Well, let me give you a perspective that’s very fresh and very real. When pastors speak on this issue, it’s not just a threat that comes from the left that they fear.
I spoke in a church the last four days – I don’t recall the name of the church, so maybe somebody on the line listening from that church, if they are, they’re going to be very familiar with what I’m about to say – but in the second service out of five, I mentioned the word ‘anal sex’ illustrating what homosexuality actually is. And I know that that’s a repulsive expression, I know that nobody likes to think about it, but Christians need to understand what we’re talking about. This is not a gay activity, it’s a perversion. And it does carry consequences because of the nature of the act.
The one thing that the homosexual community doesn’t want us to talk about is what they actually do. They love to disguise their activities with euphemisms. And the presentation they always give is some handsome, erudite young man that’s a gift to society, when in fact he’s committing indecent acts with consequences.
But the firestorm that one, two-word expression caused among the Christians in the church was just palpable, and consequently a segment of the church didn’t come to another service of revival and just basically boycotted because they found what I said to be reprehensible. In other words, the church families don’t find what they’re doing reprehensible, but they put such pressure on the preachers not to even mention it that a lot of preachers have gone silent.
So, it’s not just the fear of the left, it’s the fear of the right, because Christians are more concerned about what their sensitive ears have to listen to than what’s taking place at the high school that may be perverting their own children.
So, we’ve got a real challenge. Will the pastor be forced to speak to it? I sure hope so. But the reality is, a lot of the problem is in the pew as well as the pulpit.
If you’re already tired of the Duck Dynasty flap, I have some bad news for you: Religious Right leaders aren’t going to drop it. On Christmas Eve, while millions of Americans were finishing Christmas preparations and gathering with loved ones, Janet Porter and Rick Scarborough were holding an emergency conference call to launch Porter’s latest gimmicky scheme: sending rubber ducks to A&E executives to protest the suspension of Phil Robertson.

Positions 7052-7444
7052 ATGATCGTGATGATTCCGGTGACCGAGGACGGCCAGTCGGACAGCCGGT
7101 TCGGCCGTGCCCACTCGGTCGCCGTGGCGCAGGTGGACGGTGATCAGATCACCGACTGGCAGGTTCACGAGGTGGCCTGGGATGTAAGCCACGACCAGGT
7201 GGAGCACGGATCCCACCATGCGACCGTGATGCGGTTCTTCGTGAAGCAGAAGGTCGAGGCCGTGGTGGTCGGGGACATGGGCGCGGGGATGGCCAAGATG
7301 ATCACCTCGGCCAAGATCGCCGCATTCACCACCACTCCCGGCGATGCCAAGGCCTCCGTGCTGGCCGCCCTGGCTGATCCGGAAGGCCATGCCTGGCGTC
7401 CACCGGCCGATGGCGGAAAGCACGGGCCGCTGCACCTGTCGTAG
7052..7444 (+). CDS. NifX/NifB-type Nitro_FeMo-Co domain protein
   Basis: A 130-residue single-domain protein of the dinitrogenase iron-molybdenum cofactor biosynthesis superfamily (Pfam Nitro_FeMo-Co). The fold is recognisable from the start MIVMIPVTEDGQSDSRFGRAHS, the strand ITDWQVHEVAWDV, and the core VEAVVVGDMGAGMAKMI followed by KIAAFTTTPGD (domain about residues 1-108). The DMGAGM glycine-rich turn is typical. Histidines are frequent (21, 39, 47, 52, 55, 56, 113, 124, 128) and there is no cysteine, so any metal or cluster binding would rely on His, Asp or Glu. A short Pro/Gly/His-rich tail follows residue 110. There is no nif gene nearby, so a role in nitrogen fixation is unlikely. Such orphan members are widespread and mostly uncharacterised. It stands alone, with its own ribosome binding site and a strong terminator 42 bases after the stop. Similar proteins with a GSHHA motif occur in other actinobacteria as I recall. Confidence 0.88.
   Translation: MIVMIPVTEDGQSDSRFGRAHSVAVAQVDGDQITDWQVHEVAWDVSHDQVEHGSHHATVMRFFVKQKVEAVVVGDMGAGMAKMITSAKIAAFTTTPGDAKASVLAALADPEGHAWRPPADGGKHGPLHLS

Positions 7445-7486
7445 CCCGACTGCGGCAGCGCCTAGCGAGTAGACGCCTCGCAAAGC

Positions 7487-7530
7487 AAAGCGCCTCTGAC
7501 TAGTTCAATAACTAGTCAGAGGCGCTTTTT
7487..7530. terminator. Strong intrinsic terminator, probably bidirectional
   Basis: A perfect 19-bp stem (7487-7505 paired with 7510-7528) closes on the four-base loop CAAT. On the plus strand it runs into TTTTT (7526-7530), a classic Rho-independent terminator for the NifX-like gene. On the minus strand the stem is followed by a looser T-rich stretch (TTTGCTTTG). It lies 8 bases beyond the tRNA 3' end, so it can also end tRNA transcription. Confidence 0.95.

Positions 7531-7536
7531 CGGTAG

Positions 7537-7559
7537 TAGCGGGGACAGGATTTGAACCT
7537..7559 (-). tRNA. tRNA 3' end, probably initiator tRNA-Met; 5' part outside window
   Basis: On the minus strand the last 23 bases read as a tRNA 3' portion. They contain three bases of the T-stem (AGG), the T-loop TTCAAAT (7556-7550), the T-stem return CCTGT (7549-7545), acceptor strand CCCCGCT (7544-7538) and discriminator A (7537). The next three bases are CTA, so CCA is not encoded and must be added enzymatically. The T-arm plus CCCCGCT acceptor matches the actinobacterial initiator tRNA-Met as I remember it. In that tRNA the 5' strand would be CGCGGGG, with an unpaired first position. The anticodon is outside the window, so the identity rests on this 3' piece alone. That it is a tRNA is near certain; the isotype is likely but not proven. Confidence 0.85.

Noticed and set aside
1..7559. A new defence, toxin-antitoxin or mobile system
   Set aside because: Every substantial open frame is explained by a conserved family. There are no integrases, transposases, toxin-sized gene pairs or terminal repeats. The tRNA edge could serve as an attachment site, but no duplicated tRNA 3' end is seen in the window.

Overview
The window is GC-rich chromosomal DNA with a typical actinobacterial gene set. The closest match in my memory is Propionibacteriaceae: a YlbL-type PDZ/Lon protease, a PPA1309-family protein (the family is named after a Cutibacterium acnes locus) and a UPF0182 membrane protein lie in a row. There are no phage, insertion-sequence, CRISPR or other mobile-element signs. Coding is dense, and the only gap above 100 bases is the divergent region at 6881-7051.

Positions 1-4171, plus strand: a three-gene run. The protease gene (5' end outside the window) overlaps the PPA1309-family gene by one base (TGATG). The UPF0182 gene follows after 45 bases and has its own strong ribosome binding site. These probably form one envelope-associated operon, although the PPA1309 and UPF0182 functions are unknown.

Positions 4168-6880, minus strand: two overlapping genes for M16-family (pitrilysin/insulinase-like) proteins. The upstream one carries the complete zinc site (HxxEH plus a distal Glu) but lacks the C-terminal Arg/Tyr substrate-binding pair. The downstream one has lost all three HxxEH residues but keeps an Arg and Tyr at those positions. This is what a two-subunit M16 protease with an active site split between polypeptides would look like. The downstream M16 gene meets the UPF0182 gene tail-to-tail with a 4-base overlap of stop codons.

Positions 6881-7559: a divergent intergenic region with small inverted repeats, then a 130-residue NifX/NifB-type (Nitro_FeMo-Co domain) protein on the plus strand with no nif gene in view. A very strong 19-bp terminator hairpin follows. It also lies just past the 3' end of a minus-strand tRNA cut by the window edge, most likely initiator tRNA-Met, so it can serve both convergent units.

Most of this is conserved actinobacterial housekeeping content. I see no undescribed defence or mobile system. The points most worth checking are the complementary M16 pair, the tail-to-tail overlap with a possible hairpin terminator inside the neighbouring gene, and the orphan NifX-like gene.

Porter has been warning about a war on American Christians for years – she even wrote a book called The Criminalization of Christianity. So she clearly sees this as her (current) last chance to save America. Faith2Action has launched a website MailTheDuck.com, at which you can hand over your contact information to Porter so that she can send a postcard on your behalf to Nancy Dubuq, CEO of A&E Networks, declaring “You Can’t Camouflage Anti-Christian Bigotry!” The postcard demands an apology and warns of a boycott until Robertson is reinstated. You can also fork over some cash if you want to send a rubber duck or ten to A&E to be sure they get the message.
The opening image of the website is, unfortunately, a big lie. It’s a picture of Robertson with the word FIRED stamped across it. In fact, Robertson hasn’t been fired for making offensive comments in a magazine interview, just suspended. Americans who have wanted to get their Duck on this week have been able to watch a Duck Dynasty marathon. Even WND, in its story on the project, notes: “According to Entertainment Weekly, sources close to the show report nine of the 10 remaining episodes of season four have already been shot, and the network has no plans to cut out the footage featuring the senior Robertson.”
But on the conference call Porter and Scarborough had with activists, freedom was hanging by a thread. Robertson’s suspension is “an atrocity,” “an attack on religious liberty” and an effort to “shut down Christians.” Faith itself is at risk of “being declared unlawful.” Porter even compared Robertson to the famous Chinese activist who stood in front of a tank (yeah, that’s just the kind of risk Robertson took by spouting off to GQ magazine). Porter says Americans can courageously stand with Robertson by sending millions of ducks (probably made in China, come to think of it) to A&E.
Porter mentioned that she is working on a documentary about anti-Christian persecution. A caller who described herself as a former lesbian urged Porter to include the story of Lisa Miller, the woman who became a far-right folk hero when she kidnapped her child and fled the country rather than obeying court ordered custody arrangements involving Miller’s former partner. Porter said Miller’s story is part of her film project.
Back to the ducks. In addition to Scarborough’s Vision America, Porter’s new project is being cosponsored by the dominionist Oak Initiative (Porter is a board member) and by Liberty Counsel, the Religious Right legal group that used to represent Lisa Miller. Of course, Porter and Scarborough aren’t the only ones trying to cash in on the Duck Dynasty controversy. Among those who have launched petitions are the National Organization for Marriage and Mike Huckabee. Huckabee and Porter are longtime allies; she declared his 2008 presidential candidacy anointed by God.